Overlord, Over-ruled and Over There

David Nicholas suggests that America’s involvement in northern Europe was unwittingly shaped by a British War Office official, against the wishes of the President.

I have always been fascinated by seemingly minor decisions, thought not to be particularly significant at the time, which then turn out to have massive consequences. Such an event occurred in January 1942. A decision, probably made by a comparatively minor official in the then British War Office (forerunner of the present Ministry of Defence) may well have altered a whole strategy for Europe in a manner never intended by the Allied leaders at the time. It heralded a political pattern for Northern Europe, contrary to President Roosevelt’s wishes – a pattern which lasted for half a century.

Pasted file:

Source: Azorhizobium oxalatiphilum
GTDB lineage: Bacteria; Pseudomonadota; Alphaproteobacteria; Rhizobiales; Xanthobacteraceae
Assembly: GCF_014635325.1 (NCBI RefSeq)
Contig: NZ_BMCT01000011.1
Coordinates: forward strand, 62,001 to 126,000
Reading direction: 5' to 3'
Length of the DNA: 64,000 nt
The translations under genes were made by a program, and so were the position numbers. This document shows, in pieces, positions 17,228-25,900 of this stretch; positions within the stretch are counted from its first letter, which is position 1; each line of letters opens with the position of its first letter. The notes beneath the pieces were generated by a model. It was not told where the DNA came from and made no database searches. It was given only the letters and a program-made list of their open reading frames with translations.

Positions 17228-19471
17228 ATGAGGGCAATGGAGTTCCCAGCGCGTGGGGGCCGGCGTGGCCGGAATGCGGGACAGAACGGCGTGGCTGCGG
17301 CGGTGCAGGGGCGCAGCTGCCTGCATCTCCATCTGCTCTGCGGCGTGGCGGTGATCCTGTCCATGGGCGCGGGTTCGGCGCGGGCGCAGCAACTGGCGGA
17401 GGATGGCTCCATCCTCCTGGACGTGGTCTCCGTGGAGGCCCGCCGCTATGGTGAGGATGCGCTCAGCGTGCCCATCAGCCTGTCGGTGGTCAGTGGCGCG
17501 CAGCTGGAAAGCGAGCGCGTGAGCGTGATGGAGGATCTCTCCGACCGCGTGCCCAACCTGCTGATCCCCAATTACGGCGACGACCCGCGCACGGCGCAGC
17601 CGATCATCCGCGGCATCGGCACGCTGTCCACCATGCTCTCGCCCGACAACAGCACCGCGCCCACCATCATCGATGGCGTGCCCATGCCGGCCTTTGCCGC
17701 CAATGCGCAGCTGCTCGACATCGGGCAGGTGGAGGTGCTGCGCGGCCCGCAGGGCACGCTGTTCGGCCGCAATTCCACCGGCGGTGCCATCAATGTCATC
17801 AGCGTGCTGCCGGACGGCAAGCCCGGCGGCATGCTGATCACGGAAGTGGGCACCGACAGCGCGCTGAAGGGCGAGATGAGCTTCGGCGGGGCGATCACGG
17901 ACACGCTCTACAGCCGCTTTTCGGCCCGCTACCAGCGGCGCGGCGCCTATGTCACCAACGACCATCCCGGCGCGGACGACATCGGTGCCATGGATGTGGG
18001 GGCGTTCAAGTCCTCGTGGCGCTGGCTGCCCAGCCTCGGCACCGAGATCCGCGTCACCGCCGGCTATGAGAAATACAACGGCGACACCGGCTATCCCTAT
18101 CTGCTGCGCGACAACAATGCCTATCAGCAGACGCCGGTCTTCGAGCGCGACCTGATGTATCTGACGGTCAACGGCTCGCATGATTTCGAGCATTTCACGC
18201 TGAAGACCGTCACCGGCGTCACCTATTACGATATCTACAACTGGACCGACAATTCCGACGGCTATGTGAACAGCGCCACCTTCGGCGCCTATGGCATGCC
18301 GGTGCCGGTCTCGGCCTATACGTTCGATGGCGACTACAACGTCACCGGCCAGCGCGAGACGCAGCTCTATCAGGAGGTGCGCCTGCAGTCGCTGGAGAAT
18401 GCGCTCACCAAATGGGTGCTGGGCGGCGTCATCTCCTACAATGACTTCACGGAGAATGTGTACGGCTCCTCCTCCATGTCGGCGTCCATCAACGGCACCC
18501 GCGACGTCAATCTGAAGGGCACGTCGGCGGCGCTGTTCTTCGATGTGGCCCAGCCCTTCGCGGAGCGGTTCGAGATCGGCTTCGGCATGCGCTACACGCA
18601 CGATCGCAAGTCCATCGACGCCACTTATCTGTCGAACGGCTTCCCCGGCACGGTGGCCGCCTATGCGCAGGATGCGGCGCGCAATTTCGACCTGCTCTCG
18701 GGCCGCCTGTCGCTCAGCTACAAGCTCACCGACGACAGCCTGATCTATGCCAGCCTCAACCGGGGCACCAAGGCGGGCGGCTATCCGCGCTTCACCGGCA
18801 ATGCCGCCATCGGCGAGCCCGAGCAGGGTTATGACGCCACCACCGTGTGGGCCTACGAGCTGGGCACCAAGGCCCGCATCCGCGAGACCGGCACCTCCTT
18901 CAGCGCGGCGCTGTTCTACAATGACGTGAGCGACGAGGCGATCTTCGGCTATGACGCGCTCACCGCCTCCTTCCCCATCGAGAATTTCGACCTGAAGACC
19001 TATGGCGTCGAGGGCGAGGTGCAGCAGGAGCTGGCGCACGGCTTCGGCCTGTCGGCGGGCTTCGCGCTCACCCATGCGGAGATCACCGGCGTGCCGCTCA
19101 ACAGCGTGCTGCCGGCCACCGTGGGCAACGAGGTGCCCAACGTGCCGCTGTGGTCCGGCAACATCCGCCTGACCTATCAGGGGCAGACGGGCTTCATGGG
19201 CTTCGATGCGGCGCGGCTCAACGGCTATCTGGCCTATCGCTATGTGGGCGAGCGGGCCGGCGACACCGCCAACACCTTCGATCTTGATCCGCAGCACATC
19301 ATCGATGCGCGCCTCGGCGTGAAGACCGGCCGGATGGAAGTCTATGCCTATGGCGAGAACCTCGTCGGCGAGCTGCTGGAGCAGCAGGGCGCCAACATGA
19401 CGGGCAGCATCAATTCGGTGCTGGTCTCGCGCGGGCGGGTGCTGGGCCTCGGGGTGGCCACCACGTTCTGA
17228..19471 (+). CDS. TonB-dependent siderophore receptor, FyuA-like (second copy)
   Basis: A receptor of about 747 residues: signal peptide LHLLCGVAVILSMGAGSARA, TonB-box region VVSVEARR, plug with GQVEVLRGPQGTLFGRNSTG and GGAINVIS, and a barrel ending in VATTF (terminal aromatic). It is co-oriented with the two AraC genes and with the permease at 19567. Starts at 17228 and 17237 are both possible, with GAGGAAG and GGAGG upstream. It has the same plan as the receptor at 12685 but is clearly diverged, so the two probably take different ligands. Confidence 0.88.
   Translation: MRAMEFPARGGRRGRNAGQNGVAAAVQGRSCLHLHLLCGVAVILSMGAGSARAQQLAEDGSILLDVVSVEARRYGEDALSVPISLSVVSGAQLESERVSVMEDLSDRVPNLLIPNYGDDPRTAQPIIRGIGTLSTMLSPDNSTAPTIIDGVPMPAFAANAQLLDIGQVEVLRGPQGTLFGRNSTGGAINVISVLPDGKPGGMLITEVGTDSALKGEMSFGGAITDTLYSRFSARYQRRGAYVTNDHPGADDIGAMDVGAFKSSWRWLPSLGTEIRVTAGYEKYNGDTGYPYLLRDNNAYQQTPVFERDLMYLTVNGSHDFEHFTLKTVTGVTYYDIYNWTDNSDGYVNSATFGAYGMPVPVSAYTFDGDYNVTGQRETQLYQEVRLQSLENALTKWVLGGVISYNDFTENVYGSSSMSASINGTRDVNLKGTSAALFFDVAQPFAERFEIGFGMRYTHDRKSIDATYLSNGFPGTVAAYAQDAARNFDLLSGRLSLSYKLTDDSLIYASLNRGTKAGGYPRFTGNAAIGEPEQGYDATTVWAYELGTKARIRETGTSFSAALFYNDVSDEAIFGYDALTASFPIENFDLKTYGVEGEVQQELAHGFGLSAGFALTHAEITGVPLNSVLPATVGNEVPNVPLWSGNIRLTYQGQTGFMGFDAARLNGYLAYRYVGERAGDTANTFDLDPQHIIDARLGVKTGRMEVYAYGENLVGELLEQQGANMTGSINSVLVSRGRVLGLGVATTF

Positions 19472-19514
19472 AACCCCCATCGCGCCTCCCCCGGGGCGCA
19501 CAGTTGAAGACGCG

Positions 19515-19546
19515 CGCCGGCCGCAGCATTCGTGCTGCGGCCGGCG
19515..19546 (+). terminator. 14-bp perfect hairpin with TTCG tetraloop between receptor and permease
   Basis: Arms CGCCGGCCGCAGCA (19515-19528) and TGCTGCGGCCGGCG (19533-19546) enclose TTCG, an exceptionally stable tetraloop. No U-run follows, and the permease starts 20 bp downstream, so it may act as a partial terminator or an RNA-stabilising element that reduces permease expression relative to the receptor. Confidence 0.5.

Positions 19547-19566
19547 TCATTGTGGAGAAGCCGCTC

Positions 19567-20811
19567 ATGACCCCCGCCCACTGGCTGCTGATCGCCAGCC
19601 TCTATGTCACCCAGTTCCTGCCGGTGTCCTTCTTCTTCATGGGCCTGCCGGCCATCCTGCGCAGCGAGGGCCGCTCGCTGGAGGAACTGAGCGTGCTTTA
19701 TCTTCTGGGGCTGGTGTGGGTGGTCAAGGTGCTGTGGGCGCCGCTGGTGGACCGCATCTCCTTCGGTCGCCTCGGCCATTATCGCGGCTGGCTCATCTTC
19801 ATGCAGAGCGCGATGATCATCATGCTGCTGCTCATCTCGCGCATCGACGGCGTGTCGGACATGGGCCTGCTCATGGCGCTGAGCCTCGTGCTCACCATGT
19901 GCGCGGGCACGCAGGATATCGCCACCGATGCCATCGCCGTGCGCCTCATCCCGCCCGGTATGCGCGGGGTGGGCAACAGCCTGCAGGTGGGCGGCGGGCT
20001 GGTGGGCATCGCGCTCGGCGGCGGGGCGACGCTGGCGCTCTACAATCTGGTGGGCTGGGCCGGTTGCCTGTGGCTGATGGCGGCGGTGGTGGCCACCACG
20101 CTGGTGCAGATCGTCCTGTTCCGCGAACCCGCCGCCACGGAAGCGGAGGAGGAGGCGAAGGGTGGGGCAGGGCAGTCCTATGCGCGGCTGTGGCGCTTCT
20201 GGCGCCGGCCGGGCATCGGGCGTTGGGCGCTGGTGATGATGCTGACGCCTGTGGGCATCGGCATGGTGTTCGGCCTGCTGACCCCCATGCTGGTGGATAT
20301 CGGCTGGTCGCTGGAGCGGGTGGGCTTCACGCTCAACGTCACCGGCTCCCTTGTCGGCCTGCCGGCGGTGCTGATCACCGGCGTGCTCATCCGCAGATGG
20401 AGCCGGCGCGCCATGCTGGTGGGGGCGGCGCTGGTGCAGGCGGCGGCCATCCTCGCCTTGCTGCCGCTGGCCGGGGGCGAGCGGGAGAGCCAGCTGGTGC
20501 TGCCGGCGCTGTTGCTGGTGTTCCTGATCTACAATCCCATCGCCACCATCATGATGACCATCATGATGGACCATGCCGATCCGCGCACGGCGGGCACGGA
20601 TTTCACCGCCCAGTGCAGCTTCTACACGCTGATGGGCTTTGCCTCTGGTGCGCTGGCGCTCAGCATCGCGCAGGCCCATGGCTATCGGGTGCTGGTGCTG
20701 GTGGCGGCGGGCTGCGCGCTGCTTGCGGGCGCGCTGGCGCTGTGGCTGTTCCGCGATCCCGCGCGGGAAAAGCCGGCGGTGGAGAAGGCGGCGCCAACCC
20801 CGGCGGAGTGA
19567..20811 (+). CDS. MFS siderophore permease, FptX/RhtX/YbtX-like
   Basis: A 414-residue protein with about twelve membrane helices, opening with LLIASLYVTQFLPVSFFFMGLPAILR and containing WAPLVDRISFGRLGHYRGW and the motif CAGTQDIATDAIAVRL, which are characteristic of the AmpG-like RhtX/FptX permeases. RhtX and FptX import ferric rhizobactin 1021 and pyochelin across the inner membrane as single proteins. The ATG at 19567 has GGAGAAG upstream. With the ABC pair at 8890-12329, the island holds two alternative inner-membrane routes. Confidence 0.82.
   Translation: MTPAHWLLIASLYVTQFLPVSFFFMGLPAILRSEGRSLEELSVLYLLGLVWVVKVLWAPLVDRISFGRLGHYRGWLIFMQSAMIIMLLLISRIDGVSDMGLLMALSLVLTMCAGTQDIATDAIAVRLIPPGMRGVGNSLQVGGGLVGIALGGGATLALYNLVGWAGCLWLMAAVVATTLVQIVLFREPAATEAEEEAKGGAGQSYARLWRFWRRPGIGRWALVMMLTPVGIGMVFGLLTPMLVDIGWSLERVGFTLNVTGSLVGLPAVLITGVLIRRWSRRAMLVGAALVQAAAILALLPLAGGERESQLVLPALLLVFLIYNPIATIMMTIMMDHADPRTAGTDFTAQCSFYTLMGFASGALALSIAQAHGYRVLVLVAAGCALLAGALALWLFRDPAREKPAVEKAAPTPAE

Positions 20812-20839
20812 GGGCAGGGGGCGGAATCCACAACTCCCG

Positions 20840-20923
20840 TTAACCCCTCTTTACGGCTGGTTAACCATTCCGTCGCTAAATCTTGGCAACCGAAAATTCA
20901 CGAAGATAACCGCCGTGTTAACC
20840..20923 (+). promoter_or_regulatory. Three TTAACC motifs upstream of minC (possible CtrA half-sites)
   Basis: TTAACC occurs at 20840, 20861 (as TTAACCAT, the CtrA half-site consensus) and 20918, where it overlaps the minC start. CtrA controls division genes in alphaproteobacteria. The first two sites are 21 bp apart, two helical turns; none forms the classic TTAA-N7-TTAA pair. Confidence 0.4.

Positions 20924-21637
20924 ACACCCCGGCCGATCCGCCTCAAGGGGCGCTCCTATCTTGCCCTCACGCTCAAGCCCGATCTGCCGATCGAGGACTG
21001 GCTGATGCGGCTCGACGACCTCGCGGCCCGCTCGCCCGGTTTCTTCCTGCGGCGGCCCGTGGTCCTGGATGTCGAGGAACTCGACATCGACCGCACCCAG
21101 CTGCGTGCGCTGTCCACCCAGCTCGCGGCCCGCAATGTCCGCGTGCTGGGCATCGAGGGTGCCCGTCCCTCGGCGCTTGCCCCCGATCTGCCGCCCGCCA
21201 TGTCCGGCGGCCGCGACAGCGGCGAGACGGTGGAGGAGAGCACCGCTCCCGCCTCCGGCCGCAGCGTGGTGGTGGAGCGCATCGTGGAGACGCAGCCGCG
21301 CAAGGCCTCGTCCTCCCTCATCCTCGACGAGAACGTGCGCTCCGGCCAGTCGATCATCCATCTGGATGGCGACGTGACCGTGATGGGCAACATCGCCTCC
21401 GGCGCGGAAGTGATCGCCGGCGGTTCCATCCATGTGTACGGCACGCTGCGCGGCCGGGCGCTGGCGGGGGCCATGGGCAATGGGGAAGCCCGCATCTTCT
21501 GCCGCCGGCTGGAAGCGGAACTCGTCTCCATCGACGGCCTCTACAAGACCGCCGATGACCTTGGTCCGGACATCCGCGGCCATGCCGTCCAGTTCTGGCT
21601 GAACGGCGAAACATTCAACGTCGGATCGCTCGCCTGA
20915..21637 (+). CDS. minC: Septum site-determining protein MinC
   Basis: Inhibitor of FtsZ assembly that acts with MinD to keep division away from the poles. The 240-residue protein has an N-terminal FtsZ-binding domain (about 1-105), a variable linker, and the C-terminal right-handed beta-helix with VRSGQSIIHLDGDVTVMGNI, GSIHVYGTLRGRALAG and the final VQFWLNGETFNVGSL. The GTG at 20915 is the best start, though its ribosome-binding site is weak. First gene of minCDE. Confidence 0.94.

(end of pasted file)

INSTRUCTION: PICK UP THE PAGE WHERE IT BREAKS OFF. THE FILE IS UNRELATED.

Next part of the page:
On December 7th, 1941, ‘a date,’ as Roosevelt said, ‘that will live in infamy,’ the Japanese Air Force attacked Pearl Harbor without warning, killing 2,400 Americans. Japan and America were at war.

Four days later, Hitler and Mussolini declared war on America. World War was truly engaged. On January 26th, 1942, the first GIs set foot in Britain and in the next two years millions more US soldiers, sailors and airmen were to flood into these islands in readiness for the invasion of the Continent.

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